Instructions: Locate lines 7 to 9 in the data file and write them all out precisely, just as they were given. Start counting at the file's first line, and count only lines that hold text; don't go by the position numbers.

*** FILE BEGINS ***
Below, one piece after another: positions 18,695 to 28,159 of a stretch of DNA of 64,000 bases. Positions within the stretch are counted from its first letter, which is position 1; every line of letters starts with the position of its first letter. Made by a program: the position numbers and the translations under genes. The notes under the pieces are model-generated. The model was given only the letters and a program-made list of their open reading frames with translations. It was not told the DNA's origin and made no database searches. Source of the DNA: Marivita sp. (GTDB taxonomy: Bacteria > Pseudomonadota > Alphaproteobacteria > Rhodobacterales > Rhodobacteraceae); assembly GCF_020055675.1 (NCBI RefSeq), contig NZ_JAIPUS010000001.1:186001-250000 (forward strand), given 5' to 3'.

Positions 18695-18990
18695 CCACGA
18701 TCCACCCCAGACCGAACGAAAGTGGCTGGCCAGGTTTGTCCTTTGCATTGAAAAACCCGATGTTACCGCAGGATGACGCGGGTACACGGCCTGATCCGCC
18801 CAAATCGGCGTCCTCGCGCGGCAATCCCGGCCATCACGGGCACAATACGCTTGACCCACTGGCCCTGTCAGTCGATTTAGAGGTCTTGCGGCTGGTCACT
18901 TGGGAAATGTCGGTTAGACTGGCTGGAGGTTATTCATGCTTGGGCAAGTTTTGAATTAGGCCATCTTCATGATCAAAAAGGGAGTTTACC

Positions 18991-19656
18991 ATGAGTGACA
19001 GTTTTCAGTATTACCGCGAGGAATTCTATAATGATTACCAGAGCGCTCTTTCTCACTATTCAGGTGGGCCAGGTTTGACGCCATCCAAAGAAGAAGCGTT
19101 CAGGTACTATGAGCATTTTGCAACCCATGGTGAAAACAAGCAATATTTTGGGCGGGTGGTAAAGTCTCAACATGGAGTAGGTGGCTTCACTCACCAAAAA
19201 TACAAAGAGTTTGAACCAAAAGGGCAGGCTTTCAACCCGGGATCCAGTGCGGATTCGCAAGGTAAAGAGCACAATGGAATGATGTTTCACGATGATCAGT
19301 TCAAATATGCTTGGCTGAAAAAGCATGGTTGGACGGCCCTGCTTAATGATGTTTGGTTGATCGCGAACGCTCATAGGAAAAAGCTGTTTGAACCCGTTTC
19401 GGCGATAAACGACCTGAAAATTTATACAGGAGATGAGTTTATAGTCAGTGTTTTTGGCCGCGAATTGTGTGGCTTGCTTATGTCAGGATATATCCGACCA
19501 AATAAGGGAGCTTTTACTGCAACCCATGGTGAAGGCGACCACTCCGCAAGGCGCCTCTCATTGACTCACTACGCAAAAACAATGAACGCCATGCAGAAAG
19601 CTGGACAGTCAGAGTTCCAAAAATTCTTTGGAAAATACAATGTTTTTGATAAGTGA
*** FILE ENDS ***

Positions 18991-19656
18991 ATGAGTGACA
19001 GTTTTCAGTATTACCGCGAGGAATTCTATAATGATTACCAGAGCGCTCTTTCTCACTATTCAGGTGGGCCAGGTTTGACGCCATCCAAAGAAGAAGCGTT